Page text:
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Le Mans 24 Hours regulars Greaves and Murphy plotting 2018 returns

Greaves, Le Mans

Stalwart Le Mans 24 Hours entrants Greaves Motorsport and Murphy Prototypes have vowed to return to race tracks next year after opting to take sabbaticals in 2017.

The British-based teams, which both competed in LMP2 in the European Le Mans Series in 2016, failed to put deals together to remain in the category for this season.

Greaves, P2 class winner at Le Mans in 2011, had been exploring options in both the ELMS and the World Endurance Championship, but neither came to fruition.

Murphy's plans to graduate from the ELMS to the WEC and go back to Le Mans for sixth consecutive season fell over at the last minute.

Greaves boss Tim Greaves, whose team won the overall ELMS crown in 2015, told Autosport: "The future still looks good and we are definitely viewing 2017 as a sabbatical.

"We'll be looking at the ELMS and WEC again, because that's what we are known for.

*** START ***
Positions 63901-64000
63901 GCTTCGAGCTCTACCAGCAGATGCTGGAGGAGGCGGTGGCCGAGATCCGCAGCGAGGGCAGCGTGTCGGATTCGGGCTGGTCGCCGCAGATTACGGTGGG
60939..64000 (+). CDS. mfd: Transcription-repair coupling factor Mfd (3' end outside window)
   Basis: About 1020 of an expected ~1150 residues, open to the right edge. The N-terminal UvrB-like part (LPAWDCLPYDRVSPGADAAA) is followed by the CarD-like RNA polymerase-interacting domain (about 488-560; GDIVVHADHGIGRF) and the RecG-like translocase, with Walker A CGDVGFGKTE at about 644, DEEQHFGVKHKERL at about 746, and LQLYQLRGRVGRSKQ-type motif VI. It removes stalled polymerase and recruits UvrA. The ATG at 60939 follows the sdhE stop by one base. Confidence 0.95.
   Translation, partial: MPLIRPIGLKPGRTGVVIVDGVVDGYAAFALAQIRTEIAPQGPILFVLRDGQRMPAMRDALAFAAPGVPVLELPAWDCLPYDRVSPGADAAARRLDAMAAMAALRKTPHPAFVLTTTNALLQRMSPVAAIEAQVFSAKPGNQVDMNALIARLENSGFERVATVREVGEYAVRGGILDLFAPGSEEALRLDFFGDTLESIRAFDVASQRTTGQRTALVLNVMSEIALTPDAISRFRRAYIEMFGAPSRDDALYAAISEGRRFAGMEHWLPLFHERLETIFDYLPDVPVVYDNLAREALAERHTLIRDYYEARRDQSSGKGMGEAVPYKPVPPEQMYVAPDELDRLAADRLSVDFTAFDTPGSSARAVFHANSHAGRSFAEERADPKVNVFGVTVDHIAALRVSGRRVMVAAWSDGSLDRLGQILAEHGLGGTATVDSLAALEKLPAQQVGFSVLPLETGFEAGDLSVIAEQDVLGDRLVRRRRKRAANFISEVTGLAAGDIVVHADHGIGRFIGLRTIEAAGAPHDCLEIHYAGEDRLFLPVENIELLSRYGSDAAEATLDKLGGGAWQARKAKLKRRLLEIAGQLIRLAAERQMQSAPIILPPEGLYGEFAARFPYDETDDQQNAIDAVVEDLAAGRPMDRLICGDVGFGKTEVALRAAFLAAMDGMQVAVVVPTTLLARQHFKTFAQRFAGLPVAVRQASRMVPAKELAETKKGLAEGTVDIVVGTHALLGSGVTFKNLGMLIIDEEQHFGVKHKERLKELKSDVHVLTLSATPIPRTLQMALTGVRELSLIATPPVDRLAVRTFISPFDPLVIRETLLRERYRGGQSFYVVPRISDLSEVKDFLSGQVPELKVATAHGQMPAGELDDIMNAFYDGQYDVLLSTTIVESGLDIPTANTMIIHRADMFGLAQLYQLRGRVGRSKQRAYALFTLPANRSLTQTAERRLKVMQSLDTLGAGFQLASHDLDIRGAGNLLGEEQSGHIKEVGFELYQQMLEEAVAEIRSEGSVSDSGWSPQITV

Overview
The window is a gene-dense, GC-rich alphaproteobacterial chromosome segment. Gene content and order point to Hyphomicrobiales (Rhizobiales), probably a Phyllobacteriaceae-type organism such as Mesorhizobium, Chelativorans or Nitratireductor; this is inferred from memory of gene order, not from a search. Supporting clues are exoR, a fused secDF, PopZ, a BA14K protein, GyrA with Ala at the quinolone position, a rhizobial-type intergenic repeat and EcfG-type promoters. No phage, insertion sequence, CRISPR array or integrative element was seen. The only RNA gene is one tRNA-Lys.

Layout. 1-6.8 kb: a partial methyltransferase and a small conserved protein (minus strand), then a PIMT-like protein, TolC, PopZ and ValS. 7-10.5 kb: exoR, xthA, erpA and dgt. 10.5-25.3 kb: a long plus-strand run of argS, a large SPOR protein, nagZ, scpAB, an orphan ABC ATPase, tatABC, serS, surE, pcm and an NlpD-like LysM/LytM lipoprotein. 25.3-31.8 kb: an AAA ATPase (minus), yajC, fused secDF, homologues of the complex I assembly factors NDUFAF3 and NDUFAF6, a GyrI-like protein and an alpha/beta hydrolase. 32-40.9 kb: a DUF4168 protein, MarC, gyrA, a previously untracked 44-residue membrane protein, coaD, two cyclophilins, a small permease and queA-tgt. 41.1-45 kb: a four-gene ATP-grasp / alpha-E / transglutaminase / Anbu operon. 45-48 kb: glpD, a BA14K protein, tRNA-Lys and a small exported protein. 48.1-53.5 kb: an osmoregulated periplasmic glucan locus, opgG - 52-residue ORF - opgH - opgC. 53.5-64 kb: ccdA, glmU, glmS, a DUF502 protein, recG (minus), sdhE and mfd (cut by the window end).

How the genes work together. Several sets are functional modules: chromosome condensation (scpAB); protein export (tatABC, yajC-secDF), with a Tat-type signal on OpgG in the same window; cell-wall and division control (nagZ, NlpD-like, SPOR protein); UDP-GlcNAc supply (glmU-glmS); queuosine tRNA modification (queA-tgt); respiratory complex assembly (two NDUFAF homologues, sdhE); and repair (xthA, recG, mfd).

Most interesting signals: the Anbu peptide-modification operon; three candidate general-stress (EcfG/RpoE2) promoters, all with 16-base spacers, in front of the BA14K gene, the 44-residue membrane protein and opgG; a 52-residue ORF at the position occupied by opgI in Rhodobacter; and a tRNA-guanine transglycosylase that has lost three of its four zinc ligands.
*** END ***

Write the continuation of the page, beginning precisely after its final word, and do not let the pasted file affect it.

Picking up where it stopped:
"We may come back later this year on a race-by-race deal so that we are ready to go in 2018."

Greaves had also been expected to run a Dallara-Gibson P217 under the Krohn Racing banner again this year, but long-time sportscar owner/driver Tracy Krohn has put his racing plans on hold.

Murphy, Le Mans 2016

Murphy Prototypes boss Greg Murphy explained that he is exploring options across a variety of formulae for 2018.

"GT racing is something that we are interested, and we've also had a look at various single-seater categories," he explained.

"The plan is for the team to continue and build on our successes."

Murphy said that he expects to be back in the ELMS in 2018 with the Ave-Riley AR-2 LMP3 contender, for which his team is the European importer.

He said it was "probably unlikely" that Murphy Prototypes would be return to LMP2 next year, but stressed that it was his goal in the long term to return to Le Mans.

Murphy revealed that plans for a move to the WEC fell over at the last moment when one of the two funded drivers he was working with was unable to commit.

"I was still working on our plans two hours before the entry deadline, but I wasn't prepared to go to war with only one driver in place," he said.

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